Correlation coefficient (r) |r| = 1 |r| > 0.8 0.6 < |r| < 0.8 0.4 < |r| < 0.6 |r| < 0.4 perfect linear relationship strong linear relationship moderate linear relationship weak linear relationship no significant linear relationship |r| means the absolute value of r. This means ignore the negative sign. A positive value of r indicates the trend is positive, a negative sign indicates the trend is negative.

Examples of Correlation r = -1 r = -0.7 r = -0.4 r = 0 r = 0.3 r = 0.8 r = 1

What can go wrong?  Use correlation only if you have two quantitative variables (variables that can be measured)  There is an association between gender and weight but there isn’t a correlation between gender and weight!  Gender is not quantitative  Use correlation only if the relationship is linear  Beware of outliers! They can have a big impact on correlation.

Deceptive situations  r is a measure of how one variable varies in a linear relation to the other  An obvious pattern does not always indicate a high value of the coefficient of correlation (r)  A horizontal or vertical trend indicates that there is no relationship, and so r is (close to) zero

Always plot the data before looking at the correlation!  No linear relationship, but there is a relationship!  No linear relationship, but there is a relationship!

2007 For example: Rata's bean sprouts: r = 0 Minutes spent on measuring the plants 10 Height of sprout mm 10 20 30

2007 For example: Jenny's bean sprouts: r = 0 Soil depth (cm) 2 4 6 Height of sprout mm 10 20

Tick the plots where it would be OK to use a correlation coefficient to describe the strength of the relationship: 9876543210 400 0 300 0 200 0 100 0 0 Position Number Distance(millionmiles) Distances of Planets from the Sun Reaction Times (seconds) for 30 Year 10 Students 0 0. 2 0. 4 0. 6 0. 8 0 0.2 0.4 0. 6 0. 8 1 Non-dominant Hand DominantHand 454035 20 19 18 17 16 15 14 Latitude (°S) Mean January Air Temperatures for 30 New Zealand Locations Temperature(°C) Female ($) Average Weekly Income for Employed New Zealanders in 2001 Male($) 0 200 400 600 800 1000 1200 0 200 400 600 80 0

Tick the plots where it would be OK to use a correlation coefficient to describe the strength of the relationship: 9876543210 400 0 300 0 200 0 100 0 0 Position Number Distance(millionmiles) Distances of Planets from the Sun Reaction Times (seconds) for 30 Year 10 Students 0 0. 2 0. 4 0. 6 0. 8 0 0.2 0.4 0. 6 0. 8 1 Non-dominant Hand DominantHand 454035 20 19 18 17 16 15 14 Latitude (°S) Mean January Air Temperatures for 30 New Zealand Locations Temperature(°C) Female ($) Average Weekly Income for Employed New Zealanders in 2001 Male($) 0 200 400 600 800 1000 1200 0 200 400 600 80 0 P P Not linear Remove two outliers, nothing happening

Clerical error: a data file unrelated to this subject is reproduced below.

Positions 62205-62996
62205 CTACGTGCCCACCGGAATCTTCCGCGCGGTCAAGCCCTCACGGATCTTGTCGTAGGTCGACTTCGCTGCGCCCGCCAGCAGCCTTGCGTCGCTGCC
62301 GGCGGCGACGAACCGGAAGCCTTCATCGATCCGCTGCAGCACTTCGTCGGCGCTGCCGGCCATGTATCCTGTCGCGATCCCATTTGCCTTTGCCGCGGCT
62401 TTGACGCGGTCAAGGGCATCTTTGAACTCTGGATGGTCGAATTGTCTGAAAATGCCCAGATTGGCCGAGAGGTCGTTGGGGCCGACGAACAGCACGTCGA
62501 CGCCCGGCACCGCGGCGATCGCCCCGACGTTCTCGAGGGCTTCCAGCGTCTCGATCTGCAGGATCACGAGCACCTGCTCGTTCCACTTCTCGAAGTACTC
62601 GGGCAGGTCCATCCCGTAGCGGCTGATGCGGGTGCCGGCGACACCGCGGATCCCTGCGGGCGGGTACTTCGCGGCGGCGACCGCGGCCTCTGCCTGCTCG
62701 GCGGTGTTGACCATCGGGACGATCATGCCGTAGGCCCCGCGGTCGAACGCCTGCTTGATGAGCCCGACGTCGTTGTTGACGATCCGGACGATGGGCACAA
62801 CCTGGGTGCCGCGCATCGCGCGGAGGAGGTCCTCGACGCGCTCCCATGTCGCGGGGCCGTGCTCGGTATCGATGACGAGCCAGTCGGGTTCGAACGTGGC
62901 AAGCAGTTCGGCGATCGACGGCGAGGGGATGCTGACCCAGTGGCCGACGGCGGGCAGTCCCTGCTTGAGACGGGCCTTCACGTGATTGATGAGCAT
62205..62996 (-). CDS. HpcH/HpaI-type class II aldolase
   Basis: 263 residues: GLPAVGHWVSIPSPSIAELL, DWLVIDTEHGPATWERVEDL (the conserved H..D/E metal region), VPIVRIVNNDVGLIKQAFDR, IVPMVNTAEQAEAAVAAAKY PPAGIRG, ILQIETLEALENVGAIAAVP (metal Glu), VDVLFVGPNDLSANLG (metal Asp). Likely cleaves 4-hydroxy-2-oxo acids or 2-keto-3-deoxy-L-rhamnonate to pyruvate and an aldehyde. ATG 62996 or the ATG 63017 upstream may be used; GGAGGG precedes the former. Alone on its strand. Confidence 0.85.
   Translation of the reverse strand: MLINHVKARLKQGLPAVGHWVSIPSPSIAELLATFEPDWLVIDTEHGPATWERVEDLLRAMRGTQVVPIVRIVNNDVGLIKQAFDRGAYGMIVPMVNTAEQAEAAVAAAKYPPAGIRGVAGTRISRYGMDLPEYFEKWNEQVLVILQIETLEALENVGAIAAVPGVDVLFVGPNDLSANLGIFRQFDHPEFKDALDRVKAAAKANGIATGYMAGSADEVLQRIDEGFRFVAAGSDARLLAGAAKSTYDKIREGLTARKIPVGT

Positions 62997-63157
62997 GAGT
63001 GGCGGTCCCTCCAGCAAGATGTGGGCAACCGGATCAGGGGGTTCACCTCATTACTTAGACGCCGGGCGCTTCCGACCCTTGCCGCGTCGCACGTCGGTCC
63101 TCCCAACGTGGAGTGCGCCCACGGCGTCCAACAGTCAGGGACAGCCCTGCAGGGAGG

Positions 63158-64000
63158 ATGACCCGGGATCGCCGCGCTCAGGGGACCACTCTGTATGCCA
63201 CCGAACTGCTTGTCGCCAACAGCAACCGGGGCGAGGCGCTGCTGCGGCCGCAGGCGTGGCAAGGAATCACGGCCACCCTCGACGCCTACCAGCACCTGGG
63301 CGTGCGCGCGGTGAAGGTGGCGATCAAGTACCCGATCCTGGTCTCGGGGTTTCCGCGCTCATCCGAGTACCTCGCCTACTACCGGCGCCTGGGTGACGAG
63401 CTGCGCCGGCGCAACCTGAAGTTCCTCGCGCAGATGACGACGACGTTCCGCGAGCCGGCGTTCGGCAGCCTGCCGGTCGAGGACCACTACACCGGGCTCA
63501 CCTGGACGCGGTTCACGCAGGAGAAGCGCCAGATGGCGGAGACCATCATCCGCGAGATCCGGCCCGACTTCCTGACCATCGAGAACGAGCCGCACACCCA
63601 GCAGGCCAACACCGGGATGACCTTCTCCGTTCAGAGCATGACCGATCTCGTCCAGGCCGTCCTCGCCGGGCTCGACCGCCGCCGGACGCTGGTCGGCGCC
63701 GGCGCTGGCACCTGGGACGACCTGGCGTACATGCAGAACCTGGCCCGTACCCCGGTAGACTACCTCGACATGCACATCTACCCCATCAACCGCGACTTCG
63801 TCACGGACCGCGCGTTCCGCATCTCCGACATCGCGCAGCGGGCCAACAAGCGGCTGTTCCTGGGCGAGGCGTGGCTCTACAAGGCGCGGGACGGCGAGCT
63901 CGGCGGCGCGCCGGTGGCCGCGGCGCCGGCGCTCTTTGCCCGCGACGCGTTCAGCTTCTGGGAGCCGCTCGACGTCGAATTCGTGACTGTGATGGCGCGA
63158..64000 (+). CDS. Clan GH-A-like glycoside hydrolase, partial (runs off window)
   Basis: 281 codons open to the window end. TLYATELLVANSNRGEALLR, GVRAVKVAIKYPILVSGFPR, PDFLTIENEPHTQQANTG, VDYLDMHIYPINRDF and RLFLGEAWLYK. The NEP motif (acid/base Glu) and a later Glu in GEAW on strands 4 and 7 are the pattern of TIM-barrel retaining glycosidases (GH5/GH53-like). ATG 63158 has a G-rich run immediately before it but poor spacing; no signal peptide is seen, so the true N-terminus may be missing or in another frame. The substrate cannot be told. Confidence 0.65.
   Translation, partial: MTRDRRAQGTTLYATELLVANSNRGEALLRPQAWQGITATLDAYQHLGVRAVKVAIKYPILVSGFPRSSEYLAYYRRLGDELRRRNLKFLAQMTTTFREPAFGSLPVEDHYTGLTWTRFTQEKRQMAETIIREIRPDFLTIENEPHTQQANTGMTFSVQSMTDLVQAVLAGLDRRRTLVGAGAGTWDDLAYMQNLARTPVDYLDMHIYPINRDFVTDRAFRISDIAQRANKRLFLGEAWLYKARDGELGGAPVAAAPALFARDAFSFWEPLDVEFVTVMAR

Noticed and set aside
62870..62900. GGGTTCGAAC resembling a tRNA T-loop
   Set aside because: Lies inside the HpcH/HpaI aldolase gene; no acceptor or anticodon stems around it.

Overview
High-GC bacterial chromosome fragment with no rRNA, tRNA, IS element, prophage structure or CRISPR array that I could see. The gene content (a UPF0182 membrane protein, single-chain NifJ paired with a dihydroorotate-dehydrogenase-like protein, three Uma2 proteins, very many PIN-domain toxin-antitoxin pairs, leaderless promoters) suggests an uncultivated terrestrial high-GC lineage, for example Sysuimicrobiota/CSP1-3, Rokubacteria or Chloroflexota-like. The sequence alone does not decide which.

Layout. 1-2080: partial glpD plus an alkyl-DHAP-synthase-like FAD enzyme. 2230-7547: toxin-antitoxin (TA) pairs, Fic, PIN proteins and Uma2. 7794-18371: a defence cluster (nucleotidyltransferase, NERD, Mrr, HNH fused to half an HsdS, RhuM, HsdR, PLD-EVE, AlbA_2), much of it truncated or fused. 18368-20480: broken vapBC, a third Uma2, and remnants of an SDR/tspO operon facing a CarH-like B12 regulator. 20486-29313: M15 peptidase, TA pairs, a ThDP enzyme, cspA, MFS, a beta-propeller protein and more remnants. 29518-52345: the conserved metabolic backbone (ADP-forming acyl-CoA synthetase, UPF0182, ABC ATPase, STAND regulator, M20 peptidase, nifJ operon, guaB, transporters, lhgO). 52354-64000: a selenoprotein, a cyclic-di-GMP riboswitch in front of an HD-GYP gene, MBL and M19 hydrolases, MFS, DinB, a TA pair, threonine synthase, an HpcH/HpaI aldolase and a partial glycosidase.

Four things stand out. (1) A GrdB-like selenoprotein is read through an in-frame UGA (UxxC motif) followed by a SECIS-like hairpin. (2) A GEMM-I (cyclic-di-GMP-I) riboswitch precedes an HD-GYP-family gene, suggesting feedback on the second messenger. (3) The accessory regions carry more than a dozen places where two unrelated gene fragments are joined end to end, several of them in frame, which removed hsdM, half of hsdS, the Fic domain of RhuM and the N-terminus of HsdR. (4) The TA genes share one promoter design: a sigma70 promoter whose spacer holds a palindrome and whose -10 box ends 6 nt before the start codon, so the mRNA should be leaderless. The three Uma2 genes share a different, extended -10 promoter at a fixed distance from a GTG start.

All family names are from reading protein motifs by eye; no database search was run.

What do I see in this scatterplot?  Appears to be a linear trend, with a possible outlier (tall person with a small foot size.)  Appears to be constant scatter.  Positive association. 22 23 24 25 26 27 28 29 150 160 170 180 190 200 Foot size (cm) Height(cm) Height and Foot Size for 30 Year 10 Students

What will happen to the correlation coefficient if the tallest Year 10 student is removed?  It will get smaller  It won’t change  It will get bigger22 23 24 25 26 27 28 29 150 160 170 180 190 200 Foot size (cm) Height(cm) Height and Foot Size for 30 Year 10 Students

What will happen to the correlation coefficient if the tallest Year 10 student is removed?  It will get bigger 22 23 24 25 26 27 28 29 150 160 170 180 190 200 Foot size (cm) Height(cm) Height and Foot Size for 30 Year 10 Students

What do I see in this scatterplot?  Appears to be a strong linear trend.  Outlier (the elephant).  Appears to be constant scatter.  Positive association. 6005004003002001000 40 30 20 10 Gestation (Days) LifeExpectancy(Years) Life Expectancies and Gestation Period for a sample of non-human Mammals Elephant

What will happen to the correlation coefficient if the elephant is removed?  It will get smaller  It won’t change  It will get bigger 6005004003002001000 40 30 20 10 Gestation (Days) LifeExpectancy(Years) Life Expectancies and Gestation Period for a sample of non-human Mammals Elephant

What will happen to the correlation coefficient if the elephant is removed?  It will get smaller 6005004003002001000 40 30 20 10 Gestation (Days) LifeExpectancy(Years) Life Expectancies and Gestation Period for a sample of non-human Mammals Elephant

Adapted from University of Auckland Department of Statistics